Showing posts from July, 2007

Dan Treier on Scripture and Church, Institution and Charism

Daniel J. Treier, Virtue and the Voice of God: Towards Theology As Wisdom (Grand Rapids, MI: Eerdmans, 2006), 87. History bears out that neither “institution” nor “charism” is an unqualified good. However, at least one may claim that New Covenant fulfillment of OT expectations makes some space for personal judgment within the church: the Spirit speaking in Scripture to the church, an anointing that enlightens the eyes of believing hearts, must retain a certain extra nos character, outside the church as well as the individual. This necessity arises soteriologically; because we do not have the will to love as we ought, institutional Christian practice must not become so routine and all-encompassing that no room is left for interruptive or freely justifying divine grace. Such interruptions need not preclude God’s commitment to church practices as prime means of grace, but there remains a practical necessity: divine transcendence can serve as a potent critical principle for theolog

Karl Barth Reading Group – Week 5

(Sorry about the delay in posting weeks 5 and 6. As I'm sure you deduced, the group has been over for some time but I was unable to post these because of the Barth Blog Conference, etc.) § 6. The Knowability of the Word of God The reality of the Word of God in all its three forms is grounded only in itself. So, too, the knowledge of it by men can consist only in its acknowledgment, and this acknowledgment can become real only through itself and can become intelligible only in terms of itself. 1. The Question of the Knowability of the Word of God Barth begins this section with a review of the preceding, and then goes on to do some ground clearing with reference to knowledge. He is assuming that the Word of God is and therefore can be known, and that this knowledge is self-involving (as opposed to “mere cognizance”). Knowledge of God is the presupposition of the church and the church is the presupposition of the knowledge of God, which in each case means that t

DET: 1 Year Blog Birthday

One year ago today, Der Evangelische Theologe went live. The first post was nothing special – just something of an introduction and manifesto , laying down some ground rules for myself as I embarked on this blogging scene. While that document still accurately describes the work that goes on here at DET, it could stand to be updated in light of what has developed over the past year. So, here are some reflections on three categories or themes that have emerged for me in thinking about DET over the course of this past year. Collaboration One emphasis that has emerged here at DET – and I like to think of this as something of a DET distinctive – is the amount of time and energy that has gone into collaborative projects (an index of collaborative projects can be found at the top of the right panel). Although there have been a few odd guest posts here and there, the major collaborative efforts were the 2007 Warfield Lectures delivered in March here at PTS by Kathryn Tanner, and the 200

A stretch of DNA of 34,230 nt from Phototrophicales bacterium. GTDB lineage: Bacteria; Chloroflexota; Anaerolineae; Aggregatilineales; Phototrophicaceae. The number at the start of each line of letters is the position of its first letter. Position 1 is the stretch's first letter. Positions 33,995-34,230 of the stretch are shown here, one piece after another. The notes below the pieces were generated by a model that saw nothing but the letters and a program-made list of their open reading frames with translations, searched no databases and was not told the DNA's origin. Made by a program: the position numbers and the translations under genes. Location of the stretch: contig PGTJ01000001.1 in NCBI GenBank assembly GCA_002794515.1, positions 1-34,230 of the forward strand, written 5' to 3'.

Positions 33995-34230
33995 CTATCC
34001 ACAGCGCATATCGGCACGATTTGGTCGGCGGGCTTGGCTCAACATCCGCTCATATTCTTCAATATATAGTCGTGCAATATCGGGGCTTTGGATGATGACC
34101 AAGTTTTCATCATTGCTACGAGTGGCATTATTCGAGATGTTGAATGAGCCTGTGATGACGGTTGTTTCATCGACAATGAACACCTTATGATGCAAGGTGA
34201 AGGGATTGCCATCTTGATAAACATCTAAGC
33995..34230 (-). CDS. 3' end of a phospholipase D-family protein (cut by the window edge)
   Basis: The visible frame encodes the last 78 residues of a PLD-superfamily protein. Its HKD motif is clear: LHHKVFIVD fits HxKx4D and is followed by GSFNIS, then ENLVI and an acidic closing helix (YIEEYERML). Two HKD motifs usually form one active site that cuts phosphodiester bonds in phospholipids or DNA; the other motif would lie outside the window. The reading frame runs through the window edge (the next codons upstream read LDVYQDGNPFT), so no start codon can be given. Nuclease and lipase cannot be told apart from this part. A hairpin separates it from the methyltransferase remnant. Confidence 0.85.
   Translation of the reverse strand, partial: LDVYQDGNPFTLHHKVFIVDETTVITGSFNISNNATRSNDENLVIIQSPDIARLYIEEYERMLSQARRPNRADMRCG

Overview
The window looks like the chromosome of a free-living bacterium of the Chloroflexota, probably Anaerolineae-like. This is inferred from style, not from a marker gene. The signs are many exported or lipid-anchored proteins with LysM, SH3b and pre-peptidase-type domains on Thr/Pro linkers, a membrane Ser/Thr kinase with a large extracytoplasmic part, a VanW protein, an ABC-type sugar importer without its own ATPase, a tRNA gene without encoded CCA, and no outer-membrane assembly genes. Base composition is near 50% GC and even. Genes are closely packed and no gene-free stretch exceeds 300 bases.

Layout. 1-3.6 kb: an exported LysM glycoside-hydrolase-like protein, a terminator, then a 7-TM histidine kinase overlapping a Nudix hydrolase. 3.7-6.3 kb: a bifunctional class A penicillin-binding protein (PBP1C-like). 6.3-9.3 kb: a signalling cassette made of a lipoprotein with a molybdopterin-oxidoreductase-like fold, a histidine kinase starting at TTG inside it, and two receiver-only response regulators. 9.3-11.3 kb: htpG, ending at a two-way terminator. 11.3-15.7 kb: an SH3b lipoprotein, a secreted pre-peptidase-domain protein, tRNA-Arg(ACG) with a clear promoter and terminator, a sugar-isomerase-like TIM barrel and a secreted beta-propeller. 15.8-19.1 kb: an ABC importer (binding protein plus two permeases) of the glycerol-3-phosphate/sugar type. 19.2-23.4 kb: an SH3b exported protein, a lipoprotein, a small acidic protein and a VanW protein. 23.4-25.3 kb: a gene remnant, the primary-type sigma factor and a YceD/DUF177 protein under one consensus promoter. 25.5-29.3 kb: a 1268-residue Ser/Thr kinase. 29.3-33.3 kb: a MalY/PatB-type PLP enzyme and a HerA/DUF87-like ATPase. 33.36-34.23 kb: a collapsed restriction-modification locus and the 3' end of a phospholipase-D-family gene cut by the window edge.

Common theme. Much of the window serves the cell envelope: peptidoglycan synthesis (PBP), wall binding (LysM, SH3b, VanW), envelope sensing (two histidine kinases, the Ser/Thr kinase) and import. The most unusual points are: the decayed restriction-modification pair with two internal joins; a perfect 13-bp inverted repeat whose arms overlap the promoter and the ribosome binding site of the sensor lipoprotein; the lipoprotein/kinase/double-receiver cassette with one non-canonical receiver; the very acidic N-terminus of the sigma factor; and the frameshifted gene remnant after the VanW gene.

Reading Scripture with John Calvin: 1 Peter 2.17

1 Peter 2.17 [17] Show proper respect to everyone, love your fellow believers, fear God, honor the emperor. ========================== COMMENTARY: Calvin has given me approximately one page worth of material to work with here. According to his interpretation, this verse is a summary of all that has gone before, and it is rather self-explanatory. The movement is from a general concern that should be had for all human persons, followed by a special concern for fellow believers, rooted in the fear of God, from which obedience to the government derives. Calvin adds that the emperor / king is specifically mentioned because it represents the most despised form of government, and that all other forms of government should be understood as included under this form. If you are looking for one verse that encapsulates the Christian ethic, this is a good place to start. I highly recommend memorizing this verse, which isn’t a very daunting challenge. But, I also recommend that you DO